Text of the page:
Follow Us:

Nothing to celebrate this Poila Boisakh

Few shops have got a fresh coat of paint as both the owner and the painter are wary of the invisible viral disease. The pavement shopkeepers and the army of bargain hunters who look forward to the Chaitra saleare conspicuous by their absence all over the city as well as in district towns wearing a deserted look inarguably the first time in so many decades.

Tirthankar Mitra | Kolkata |

Tomorrow Paila boisakh, the first day of Bengali New Year, will be lacking the usual fizz. The excitement has almost been snuffed out by COVID- 19 which has done what other unwelcome and unexpected happenings including the three conflicts of 1962,1965 and 1971, the Naxalite upsurge, the Emergency, the disturbances after Indira Gandhi’s assassination and subsequent sociopolitical upsets and upheavals could not affect.

Few shops have got a fresh coat of paint as both the owner and the painter are wary of the invisible viral disease. The pavement shopkeepers and the army of bargain hunters who look forward to the Chaitra saleare conspicuous by their absence all over the city as well as in district towns wearing a deserted look inarguably the first time in so many decades.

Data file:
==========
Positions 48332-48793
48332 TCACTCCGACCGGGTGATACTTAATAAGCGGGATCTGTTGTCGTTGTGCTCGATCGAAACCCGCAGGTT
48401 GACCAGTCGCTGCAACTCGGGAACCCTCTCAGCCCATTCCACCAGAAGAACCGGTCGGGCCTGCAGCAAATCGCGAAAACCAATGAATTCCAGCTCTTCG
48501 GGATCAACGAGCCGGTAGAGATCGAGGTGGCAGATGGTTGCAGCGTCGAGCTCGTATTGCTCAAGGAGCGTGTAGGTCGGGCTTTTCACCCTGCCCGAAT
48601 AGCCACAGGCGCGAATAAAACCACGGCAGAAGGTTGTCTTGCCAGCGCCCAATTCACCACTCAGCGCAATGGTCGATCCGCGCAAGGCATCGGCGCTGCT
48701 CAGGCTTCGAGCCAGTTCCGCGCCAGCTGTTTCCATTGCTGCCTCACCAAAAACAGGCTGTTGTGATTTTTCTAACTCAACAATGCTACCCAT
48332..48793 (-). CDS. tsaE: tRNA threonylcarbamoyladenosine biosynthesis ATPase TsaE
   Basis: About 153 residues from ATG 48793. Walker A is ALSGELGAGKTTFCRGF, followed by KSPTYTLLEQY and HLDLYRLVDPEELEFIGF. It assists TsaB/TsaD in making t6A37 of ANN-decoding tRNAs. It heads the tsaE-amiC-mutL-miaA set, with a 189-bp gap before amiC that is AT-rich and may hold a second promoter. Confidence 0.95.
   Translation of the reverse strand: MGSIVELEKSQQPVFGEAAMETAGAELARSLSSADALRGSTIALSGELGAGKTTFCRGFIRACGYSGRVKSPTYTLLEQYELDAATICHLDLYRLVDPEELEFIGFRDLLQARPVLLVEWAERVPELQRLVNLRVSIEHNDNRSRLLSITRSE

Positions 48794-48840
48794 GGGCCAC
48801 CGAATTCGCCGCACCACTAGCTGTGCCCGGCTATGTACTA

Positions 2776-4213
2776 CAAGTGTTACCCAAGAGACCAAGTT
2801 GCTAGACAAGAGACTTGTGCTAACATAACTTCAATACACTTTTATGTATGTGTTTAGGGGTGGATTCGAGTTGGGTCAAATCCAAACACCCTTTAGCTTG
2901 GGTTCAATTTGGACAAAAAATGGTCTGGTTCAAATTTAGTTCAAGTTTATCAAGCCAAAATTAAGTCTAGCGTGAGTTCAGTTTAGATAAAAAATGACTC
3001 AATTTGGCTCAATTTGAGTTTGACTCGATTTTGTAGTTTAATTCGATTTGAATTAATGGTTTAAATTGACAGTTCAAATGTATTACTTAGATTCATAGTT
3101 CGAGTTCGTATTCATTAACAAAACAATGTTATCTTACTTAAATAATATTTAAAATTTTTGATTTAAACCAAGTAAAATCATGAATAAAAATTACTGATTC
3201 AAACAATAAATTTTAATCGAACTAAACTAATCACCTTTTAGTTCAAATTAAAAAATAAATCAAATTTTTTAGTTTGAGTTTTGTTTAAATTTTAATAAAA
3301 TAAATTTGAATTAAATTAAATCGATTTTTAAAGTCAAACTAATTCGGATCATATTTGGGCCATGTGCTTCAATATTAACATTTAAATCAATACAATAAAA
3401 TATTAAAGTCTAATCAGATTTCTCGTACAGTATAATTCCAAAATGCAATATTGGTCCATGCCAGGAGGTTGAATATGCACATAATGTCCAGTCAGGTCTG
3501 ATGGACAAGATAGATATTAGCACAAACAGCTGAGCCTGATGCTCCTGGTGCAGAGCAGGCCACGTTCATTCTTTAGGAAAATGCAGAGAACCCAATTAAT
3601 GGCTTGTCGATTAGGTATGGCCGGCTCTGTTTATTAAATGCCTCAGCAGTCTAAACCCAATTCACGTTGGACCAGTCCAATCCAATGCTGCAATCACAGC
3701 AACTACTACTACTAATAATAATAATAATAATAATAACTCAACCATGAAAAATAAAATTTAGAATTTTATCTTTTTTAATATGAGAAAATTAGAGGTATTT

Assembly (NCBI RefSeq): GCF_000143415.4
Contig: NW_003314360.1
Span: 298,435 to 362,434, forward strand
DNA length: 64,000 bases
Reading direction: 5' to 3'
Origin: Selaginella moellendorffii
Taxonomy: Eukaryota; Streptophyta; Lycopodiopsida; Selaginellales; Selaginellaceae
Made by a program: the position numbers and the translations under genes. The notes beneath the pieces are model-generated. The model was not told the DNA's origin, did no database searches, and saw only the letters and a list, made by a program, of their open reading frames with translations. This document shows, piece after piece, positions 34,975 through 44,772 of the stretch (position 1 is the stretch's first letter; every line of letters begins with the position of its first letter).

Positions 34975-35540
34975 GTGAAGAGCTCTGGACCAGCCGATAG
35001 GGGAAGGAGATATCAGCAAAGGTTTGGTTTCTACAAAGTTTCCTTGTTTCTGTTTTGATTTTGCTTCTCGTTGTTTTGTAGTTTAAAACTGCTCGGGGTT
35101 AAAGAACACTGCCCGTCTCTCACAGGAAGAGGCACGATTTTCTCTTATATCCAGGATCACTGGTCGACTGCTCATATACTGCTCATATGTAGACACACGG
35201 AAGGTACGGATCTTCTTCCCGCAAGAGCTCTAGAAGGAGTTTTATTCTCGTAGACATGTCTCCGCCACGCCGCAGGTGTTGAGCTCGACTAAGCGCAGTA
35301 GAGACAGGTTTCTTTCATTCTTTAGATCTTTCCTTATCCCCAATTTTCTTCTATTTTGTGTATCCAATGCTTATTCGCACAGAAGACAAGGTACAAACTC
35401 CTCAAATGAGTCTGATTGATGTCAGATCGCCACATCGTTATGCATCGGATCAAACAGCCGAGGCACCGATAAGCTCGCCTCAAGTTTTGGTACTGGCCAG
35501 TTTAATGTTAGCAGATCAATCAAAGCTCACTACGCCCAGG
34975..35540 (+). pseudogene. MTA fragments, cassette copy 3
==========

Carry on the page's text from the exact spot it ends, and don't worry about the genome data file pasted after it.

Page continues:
For a housewife like Milli Paul, no bargains are to be struck. As for a businessman like Babul Dutta, there is not even a far-fetched possibility of registering brisk sales and a tidy profit from there. Coronavirus has forced them, and countless others to stay indoors.

Unlike the previous occasions the Paila Baisakh, tomorrow will not be a day when the volume of business, be it at the roadside shop selling sanitary goods or the neighbourhood clothing store, can match a day of sale on any of the pre puja weeks, a point on which both housewife and the shopkeeper agree.

During the previous years, this date was marked by a drive to Dakhineswar almost at daybreak for Surojit Dutta who sells designer clothes. A dealer in building materials, Subrata Banerjee will not be walking to Kalighat temple. Though the goods they deal in widely differ, the two traders never missed a trip to the temple of their choice on this day to bless their halkhatas.

Many others, like them, seek the blessing of the goddess for bigger profits. The touch of warmth heightened by the offering of refreshments, gifts, a Bengali calendar, for anyone who steps into the shop on this evening will be markedly absent. It is a small consolation that a hearty meal of Potoler dorma, Doi machh, Pabdar Jhal, Kosha Mangsho and Aamer Chutney will not leave a dent in the middle- class household budget tomorrow.

The affluent will miss their Nabobarsha lunch at their clubs, and five-star hotels. It would be “business as usual” for some who are working from home. As this “expanding tribe” and others stay behind locked doors fighting the invisible ailment, they will put their chin up and email and wish others Subho Nababarsha.